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wave·num·ber (σ),

The number of waves per centimeter (cm-1), used to simplify the large and unwieldy numbers heretofore used to designate frequency.
See also: wave number.
Farlex Partner Medical Dictionary © Farlex 2012
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For a Gaussian shaped spectrum S(k) with standard deviation [[sigma].sub.k] and center wavenumber [k.sub.c] the OCT axial PSF is
Figures 7(a) and 7(b) show the variations of [F.sub.x,2]/[rho]ghA and [F.sub.z,2]/[rho]ghA versus the dimensionless wavenumber kh, respectively.
The spectrum of 2-pyrrolidone treated with [C.sub.70] shows only a very slight broadening of the carbonyl absorption on the low wavenumber side at 5 [micro]l of 2pyrrolidone per mL of toluene saturated with [C.sub.70].
Variation of group velocity and effective index with the reduced wavenumber are plotted for characterizing the slow-light.
The increases in yellowness ([b.sup.*]-value) of gelatin gel from skin pretreated for a longer time were in agreement with the shift of Amide A and B to the lower wavenumber (Figure 2).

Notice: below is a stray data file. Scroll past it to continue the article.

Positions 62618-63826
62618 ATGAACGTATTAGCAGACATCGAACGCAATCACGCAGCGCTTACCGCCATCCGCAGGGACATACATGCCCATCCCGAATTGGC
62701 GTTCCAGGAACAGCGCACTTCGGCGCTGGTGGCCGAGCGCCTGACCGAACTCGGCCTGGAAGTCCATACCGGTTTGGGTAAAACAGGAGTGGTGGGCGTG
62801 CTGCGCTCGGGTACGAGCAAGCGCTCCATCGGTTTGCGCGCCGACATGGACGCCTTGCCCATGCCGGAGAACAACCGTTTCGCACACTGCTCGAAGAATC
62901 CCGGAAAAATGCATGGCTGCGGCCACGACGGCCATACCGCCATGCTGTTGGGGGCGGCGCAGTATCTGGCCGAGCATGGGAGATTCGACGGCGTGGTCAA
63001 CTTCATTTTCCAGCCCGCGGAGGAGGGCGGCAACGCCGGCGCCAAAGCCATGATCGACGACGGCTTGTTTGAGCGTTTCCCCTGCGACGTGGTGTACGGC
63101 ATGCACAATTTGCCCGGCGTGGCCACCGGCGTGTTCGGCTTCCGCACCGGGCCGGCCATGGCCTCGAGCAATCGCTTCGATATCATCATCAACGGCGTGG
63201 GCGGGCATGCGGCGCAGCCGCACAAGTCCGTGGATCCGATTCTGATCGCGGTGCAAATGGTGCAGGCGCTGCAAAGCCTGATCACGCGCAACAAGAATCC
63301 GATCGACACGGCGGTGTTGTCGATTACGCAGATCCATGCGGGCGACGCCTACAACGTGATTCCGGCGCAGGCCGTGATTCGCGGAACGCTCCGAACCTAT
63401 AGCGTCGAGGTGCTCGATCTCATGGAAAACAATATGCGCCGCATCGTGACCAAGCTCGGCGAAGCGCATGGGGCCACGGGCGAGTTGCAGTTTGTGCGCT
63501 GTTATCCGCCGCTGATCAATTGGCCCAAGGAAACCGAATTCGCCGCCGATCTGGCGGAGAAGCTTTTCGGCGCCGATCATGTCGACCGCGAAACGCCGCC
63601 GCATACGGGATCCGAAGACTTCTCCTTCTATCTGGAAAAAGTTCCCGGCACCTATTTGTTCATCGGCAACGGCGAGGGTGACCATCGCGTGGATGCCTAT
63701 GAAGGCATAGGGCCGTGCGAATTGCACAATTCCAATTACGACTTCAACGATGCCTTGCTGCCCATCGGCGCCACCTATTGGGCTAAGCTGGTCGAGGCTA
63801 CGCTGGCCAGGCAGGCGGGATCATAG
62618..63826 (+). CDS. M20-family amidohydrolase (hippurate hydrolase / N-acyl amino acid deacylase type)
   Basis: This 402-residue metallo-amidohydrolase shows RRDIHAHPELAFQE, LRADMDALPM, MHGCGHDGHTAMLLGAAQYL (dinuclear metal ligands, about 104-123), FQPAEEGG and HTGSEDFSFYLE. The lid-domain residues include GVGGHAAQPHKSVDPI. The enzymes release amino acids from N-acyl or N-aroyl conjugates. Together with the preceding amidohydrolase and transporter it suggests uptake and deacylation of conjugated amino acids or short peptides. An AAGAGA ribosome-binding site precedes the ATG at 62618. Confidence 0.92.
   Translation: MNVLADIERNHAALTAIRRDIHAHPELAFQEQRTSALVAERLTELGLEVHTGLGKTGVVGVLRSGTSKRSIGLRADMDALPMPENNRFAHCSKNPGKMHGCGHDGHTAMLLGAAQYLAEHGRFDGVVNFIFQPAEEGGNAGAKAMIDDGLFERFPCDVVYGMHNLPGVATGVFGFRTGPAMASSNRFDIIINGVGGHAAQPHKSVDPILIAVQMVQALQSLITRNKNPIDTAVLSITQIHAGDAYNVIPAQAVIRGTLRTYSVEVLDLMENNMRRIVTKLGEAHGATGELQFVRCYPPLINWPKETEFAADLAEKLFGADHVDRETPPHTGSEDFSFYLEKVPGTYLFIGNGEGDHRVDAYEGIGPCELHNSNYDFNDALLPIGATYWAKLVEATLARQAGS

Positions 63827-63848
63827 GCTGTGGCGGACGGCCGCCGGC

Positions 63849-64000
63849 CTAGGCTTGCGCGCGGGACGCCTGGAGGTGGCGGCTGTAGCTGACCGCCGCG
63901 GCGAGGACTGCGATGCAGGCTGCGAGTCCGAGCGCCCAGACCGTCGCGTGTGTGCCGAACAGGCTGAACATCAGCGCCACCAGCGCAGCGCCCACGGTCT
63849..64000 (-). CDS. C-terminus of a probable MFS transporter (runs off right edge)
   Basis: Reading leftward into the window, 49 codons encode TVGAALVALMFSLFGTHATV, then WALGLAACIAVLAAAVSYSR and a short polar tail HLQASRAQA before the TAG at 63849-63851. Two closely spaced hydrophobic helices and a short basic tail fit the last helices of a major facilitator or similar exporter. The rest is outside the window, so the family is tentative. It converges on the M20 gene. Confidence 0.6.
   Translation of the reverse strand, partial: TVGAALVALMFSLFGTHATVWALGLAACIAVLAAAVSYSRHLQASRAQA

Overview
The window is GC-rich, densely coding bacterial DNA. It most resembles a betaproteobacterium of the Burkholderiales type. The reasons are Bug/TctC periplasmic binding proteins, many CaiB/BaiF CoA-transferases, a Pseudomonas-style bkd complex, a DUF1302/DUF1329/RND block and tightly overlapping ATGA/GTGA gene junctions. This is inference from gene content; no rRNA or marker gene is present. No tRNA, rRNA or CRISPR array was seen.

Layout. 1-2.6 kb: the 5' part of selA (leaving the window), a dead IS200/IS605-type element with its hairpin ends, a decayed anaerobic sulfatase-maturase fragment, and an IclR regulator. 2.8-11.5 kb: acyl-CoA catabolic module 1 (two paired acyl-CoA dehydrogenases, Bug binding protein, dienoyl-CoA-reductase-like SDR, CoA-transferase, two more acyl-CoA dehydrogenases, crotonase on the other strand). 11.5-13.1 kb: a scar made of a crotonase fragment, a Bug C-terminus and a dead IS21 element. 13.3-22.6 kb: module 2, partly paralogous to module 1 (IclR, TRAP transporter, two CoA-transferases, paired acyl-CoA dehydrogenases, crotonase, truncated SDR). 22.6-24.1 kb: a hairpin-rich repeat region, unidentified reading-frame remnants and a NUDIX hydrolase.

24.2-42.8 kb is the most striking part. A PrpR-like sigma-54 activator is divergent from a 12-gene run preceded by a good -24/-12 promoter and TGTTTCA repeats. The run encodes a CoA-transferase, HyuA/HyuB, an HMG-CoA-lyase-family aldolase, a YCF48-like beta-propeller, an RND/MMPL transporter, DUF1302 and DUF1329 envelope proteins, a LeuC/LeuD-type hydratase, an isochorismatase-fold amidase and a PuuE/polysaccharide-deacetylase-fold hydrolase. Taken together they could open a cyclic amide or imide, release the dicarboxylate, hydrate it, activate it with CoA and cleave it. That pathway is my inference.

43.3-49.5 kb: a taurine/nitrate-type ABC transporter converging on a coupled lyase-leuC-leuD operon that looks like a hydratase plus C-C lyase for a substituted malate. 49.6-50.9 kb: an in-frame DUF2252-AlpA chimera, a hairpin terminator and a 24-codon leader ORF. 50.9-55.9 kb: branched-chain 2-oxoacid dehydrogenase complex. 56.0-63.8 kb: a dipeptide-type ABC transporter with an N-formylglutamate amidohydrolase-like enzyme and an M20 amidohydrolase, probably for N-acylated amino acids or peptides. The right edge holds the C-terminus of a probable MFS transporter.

Where R([omega]) is the reflectance at a particular wavenumber. The refractive index N is the most widely physical quantity used in optical design.
There is no critical frequency, beyond which there are no solutions, as in the Rayleigh-Love model, so that a wavenumber k can be obtained for any frequency.
The C-H peak shifts to a higher wavenumber for Sample F3, whereas this peak shifts to a lower wavenumber for Sample F4.
So we perform Fourier analysis in plane waves and assume that all perturbations are of the form [e.sup.i(k,r-[omega]t)] where k = [k.sub.x][??] + [k.sub.z][??] is the wavenumber and [omega] to is the frequency.